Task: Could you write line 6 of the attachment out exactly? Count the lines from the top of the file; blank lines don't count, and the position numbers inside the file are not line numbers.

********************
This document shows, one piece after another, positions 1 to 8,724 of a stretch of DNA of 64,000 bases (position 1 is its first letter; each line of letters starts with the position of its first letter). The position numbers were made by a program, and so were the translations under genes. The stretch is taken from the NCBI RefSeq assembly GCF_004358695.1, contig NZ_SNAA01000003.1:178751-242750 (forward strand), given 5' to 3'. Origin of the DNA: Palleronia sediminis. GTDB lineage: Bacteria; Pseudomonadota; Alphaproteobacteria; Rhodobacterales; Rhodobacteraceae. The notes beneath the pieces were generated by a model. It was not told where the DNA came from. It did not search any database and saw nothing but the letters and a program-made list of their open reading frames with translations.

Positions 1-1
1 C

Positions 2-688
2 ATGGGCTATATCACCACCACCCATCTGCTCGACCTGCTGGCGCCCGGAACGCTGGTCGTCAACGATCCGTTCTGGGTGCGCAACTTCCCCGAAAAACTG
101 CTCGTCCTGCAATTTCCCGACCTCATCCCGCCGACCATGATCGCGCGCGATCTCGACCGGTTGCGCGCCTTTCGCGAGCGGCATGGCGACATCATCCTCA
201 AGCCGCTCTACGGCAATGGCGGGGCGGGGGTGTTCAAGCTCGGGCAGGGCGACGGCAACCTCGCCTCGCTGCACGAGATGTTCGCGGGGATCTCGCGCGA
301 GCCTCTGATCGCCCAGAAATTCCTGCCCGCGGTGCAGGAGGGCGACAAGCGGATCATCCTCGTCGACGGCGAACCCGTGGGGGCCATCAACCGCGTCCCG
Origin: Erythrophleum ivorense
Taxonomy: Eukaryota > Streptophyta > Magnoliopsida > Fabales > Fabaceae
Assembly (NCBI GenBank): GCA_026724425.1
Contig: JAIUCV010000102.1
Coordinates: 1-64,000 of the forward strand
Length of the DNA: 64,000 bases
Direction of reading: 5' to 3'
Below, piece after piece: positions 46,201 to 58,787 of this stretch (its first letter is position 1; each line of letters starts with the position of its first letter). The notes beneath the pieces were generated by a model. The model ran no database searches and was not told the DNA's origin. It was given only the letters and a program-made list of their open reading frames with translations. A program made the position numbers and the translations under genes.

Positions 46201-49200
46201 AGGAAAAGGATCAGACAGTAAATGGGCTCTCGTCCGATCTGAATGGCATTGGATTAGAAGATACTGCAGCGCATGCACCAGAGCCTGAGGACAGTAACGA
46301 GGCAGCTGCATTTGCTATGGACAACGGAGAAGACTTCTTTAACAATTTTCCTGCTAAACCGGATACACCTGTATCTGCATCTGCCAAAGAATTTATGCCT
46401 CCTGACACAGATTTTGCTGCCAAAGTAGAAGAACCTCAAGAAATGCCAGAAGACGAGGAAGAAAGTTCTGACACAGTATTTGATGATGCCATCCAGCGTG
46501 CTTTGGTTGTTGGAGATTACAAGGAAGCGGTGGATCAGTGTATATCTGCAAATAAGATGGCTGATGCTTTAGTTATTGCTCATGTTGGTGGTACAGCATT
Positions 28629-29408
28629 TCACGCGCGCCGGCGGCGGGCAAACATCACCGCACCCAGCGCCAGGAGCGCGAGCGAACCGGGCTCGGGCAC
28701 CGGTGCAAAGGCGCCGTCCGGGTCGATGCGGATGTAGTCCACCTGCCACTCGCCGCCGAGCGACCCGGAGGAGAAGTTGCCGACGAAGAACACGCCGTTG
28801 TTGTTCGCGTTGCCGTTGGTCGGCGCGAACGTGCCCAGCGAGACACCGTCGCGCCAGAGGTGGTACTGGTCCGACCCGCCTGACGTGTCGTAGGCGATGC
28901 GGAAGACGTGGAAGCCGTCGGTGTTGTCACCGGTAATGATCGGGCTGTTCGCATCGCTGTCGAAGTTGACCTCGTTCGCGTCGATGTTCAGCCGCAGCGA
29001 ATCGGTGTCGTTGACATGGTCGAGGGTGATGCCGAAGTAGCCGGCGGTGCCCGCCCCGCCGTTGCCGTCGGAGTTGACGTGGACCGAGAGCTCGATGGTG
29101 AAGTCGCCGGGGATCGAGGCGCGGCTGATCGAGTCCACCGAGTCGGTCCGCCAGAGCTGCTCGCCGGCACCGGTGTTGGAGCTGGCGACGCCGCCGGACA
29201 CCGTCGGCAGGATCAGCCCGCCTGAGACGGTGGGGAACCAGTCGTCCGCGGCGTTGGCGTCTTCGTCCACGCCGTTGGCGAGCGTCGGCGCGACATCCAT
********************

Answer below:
101 CTCGTCCTGCAATTTCCCGACCTCATCCCGCCGACCATGATCGCGCGCGATCTCGACCGGTTGCGCGCCTTTCGCGAGCGGCATGGCGACATCATCCTCA